Oliver North
Our so-called mainstream media have launched a new anti-military feeding frenzy. The furor is over a crude 39-second video showing four Marines apparently urinating on the bodies of three dead Taliban combatants. In hysteric rhetoric akin to "news reports" on the 2004 Abu Ghraib photos, hordes of print and broadcast "correspondents" rushed to describe the viral video, which surfaced Jan. 11, as evidence of an "atrocity" and "desecration" that reflects the "depravity" of our military in general and the U.S. Marines in particular. As usual, the effort to denigrate our armed forces means that the potentates of the press ignored far more important stories.

On Wednesday, before Marine Corps or U.S. officials in Afghanistan could even verify the origin or authenticity of the video, it was up on more than a dozen websites and produced an instant firestorm. Marine Commandant Gen. James Amos described what appears on the video as "not consistent with our Corps values" and ordered an immediate investigation of "every aspect of the filmed event to determine the facts." He pledged, "Once the investigation and preliminary inquiry are complete and the facts have been determined, then the Marine Corps will take the appropriate next steps."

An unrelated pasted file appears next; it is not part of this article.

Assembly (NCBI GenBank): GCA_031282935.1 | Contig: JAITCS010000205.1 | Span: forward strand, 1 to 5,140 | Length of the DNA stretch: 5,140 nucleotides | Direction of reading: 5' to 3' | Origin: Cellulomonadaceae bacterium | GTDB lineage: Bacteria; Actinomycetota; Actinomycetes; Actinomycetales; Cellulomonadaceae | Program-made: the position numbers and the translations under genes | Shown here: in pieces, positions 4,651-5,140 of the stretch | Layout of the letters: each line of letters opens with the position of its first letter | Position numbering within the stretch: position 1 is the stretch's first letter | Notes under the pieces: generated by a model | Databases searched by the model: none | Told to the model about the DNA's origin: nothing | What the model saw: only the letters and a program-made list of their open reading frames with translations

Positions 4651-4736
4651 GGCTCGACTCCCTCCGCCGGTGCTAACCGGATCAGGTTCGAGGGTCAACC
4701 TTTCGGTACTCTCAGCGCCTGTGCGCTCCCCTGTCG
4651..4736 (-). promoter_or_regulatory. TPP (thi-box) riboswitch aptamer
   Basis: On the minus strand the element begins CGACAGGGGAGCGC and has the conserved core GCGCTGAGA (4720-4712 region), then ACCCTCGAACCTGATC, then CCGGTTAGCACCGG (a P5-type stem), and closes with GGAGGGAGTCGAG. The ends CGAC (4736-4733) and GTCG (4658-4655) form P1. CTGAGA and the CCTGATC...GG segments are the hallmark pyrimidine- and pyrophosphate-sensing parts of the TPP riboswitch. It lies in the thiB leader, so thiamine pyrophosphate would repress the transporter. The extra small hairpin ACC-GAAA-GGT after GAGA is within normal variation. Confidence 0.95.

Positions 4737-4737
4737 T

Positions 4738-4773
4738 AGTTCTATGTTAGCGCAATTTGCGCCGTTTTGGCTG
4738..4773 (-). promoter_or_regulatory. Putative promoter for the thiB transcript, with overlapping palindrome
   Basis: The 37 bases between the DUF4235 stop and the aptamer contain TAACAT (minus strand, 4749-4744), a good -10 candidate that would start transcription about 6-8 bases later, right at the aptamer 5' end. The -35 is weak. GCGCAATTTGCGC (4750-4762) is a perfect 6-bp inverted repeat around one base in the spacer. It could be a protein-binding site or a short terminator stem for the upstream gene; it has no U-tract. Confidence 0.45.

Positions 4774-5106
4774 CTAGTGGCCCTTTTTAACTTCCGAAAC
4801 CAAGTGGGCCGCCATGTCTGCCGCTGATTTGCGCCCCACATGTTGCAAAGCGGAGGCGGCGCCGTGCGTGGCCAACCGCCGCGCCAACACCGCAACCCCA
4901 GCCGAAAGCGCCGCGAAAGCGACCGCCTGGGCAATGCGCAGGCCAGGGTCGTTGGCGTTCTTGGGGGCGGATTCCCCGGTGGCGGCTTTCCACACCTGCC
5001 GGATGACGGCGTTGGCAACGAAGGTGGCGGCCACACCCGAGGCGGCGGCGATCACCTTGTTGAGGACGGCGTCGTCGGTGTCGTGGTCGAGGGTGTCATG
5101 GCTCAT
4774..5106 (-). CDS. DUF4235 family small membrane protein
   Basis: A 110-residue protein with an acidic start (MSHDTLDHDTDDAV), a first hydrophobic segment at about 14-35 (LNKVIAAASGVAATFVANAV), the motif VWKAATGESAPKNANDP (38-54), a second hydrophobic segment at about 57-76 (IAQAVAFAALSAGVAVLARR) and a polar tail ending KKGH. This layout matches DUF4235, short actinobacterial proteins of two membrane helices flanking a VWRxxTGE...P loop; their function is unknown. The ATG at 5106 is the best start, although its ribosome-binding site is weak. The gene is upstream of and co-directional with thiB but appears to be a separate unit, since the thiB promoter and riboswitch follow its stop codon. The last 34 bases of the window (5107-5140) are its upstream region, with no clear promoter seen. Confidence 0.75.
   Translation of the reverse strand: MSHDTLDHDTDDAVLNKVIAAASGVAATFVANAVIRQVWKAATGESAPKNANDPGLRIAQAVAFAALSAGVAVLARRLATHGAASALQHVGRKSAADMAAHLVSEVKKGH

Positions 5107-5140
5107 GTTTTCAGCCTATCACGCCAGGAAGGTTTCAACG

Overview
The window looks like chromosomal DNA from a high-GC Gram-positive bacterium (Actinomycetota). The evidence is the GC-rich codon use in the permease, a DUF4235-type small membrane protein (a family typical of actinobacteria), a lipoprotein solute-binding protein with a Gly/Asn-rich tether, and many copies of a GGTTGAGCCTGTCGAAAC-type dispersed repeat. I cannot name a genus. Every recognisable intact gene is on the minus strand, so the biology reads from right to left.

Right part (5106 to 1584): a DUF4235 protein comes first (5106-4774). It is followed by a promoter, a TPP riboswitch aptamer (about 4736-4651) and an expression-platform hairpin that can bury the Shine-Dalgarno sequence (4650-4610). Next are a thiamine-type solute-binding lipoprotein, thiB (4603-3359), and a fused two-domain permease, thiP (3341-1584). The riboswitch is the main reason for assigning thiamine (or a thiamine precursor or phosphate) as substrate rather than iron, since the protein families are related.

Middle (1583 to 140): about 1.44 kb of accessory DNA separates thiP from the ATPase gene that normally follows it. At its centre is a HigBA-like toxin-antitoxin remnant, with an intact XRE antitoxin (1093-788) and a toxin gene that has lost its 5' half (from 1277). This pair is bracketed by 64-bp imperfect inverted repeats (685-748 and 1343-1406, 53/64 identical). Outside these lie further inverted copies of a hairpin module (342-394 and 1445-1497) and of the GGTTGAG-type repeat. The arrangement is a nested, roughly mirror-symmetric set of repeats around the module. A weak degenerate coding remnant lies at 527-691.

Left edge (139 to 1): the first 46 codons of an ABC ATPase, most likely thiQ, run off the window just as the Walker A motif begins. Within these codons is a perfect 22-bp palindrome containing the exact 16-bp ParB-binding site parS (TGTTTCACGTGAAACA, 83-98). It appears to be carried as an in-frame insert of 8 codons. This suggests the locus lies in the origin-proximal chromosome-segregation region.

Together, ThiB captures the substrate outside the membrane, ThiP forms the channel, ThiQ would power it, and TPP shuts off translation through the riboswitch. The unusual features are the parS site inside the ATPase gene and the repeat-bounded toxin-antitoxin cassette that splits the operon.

That's what should happen. But that wasn't enough for the masters of the media. Within hours of the video's appearing on the Internet, "reporters" launched a global race to interview any and all who were willing to express righteous outrage over "the actions of our servicemen" and thereby disparage the reputations of the millions of soldiers, sailors, airmen, guardsmen and Marines who have served honorably and courageously in more than a decade of war.

By Thursday, with no new facts yet in hand, White House spokesman Jay Carney felt compelled to tell the world that President Barack Obama finds the event to be "deplorable" and "reprehensible." Defense Secretary Leon Panetta's spokesman described the "hideous" incident as "egregious, disgusting behavior." Secretary of State Hillary Clinton found a microphone to express "total dismay at the story concerning our Marines."

And as we found with Abu Ghraib and Newsweek magazine's phony 2005 story about a Quran's being flushed down a toilet at the Guantanamo Bay detention center, blanket criticism of U.S. military personnel quickly goes global. In Kabul, Afghanistan, before the nationality of any of the apparently dead enemy combatants could be confirmed, President Hamid Karzai accused "American soldiers" of "desecrating dead bodies of three Afghans."

Oliver North

Oliver North is a nationally syndicated columnist, the host of War Stories on the Fox News Channel, the author of the new novel Heroes Proved and the co-founder of Freedom Alliance, an organization that provides college scholarships to the children of U.S. military personnel killed or permanently disabled in the line of duty. Join Oliver North in Israel by going to www.olivernorthisrael.com.